Social networking research among these data is also possible. From such a genealogical database, you’d be able to find connections to an ancestor’s neighbors, business associates, and extended family members. Using a program such as The Master Genealogist (TMG), you’d be able to tag all of the data in such a way as to find, from TMG’s witness and associate view screens, who knew whom.

Building a prosopographical database using TMG first, and not using a product such as Microsoft Access or other general-purpose database makes sense. The increased value of the data from the get-go expands the possibilities of its use from just a specific researcher to a global audience. TMG offers comma-separated value (or tab-separated value) export files, so just a subset, or the entire database, could be exported for use in a general-purpose database product or spreadsheet, which is what works best for statistical analysis of inductive data.

TMG’s data analysis, however, works best for genealogical purposes. You can make groups of persons for further research and/or tagging as a particular demographic, for instance. The to-do feature allows you to gather in one place any and all data for future research into a family or a group. Try that in a general-purpose database and you’d be using a totally different program to hold the to-do data. By keeping the database and metadata (sources, to-dos, etc.) intact, you are better off with your research as there is no possibility of its loss by separation from its source.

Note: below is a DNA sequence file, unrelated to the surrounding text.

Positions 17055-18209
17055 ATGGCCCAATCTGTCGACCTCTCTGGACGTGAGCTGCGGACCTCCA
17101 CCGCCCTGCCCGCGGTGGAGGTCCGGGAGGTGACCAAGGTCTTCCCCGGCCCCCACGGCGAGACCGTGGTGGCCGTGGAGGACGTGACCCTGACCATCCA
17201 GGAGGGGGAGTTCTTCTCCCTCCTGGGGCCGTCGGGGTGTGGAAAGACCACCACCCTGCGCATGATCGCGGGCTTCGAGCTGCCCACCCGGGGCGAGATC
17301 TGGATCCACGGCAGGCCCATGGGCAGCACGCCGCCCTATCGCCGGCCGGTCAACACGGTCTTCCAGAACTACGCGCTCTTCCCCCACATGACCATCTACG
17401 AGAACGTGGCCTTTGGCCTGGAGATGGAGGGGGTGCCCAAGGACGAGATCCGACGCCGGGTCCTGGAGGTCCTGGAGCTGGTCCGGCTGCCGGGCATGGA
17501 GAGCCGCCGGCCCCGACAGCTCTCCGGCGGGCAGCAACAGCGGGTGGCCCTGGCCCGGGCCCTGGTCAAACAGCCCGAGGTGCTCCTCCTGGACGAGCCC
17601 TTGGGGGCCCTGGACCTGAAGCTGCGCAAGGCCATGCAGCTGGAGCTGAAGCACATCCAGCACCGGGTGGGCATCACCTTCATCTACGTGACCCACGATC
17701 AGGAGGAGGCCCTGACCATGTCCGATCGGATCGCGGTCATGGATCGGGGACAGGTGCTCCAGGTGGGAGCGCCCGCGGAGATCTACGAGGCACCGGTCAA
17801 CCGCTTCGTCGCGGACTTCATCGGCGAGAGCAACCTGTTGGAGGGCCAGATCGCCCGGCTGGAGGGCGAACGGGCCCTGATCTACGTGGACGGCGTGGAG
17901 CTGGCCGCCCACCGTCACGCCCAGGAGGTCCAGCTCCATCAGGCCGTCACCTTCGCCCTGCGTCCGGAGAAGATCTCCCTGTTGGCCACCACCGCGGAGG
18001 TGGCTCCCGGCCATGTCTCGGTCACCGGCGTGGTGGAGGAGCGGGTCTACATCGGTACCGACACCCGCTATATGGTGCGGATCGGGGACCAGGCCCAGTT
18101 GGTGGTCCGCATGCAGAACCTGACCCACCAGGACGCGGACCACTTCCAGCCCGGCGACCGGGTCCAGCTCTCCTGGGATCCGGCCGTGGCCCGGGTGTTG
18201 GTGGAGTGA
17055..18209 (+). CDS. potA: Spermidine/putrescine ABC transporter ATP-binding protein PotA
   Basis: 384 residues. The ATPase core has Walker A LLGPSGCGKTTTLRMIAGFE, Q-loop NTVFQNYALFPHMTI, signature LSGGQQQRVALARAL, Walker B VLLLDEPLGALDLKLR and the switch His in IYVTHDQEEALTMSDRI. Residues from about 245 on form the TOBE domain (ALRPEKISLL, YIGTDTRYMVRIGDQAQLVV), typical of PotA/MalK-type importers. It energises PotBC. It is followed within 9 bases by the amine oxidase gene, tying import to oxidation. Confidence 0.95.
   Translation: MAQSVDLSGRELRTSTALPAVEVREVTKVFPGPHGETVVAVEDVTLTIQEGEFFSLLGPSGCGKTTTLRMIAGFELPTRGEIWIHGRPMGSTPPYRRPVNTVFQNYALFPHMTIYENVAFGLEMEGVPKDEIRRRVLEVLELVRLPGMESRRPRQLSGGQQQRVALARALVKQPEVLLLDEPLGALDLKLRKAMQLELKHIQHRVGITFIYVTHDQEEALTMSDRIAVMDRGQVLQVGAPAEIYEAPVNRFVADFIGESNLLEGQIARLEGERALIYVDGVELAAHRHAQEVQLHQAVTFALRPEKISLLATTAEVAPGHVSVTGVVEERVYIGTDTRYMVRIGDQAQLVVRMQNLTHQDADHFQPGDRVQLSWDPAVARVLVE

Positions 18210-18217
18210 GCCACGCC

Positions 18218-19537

While prosopography is not genealogy and genealogy is a subset of a prosopography, the data is pretty much the same. The primary difference is that prosopography does not make the person-to-person connections that genealogy does, reducing its usefulness to a genealogist. The data from a genealogy project, on the other hand is extremely useful to a prosopographer.

To get back to the Framingham project, the goal: “find out who lived in the fields below …”, becomes easier since the relevant data is in one source data set or another. Knowing who these people are from extracting their information from the overall data set makes them easier to research as the significant starting data is now available (their names, and birth, marriage, and death dates). From all the data a new genealogical project emerges. The possibility then arises, that from all the data could emerge a new, expanded, and perhaps, more accurate, local history of Framingham emerges.


Find out more about prosopography at the Prosopography Portal.

Find William Barry’s history of Framingham at the Internet Archive or at Google Books.

Find the Framingham vital records at the Internet Archive or at Google Books.

Find out more about the Great Migration project at its website.

Find out more about The Master Genealogist at Wholly Genes’ website.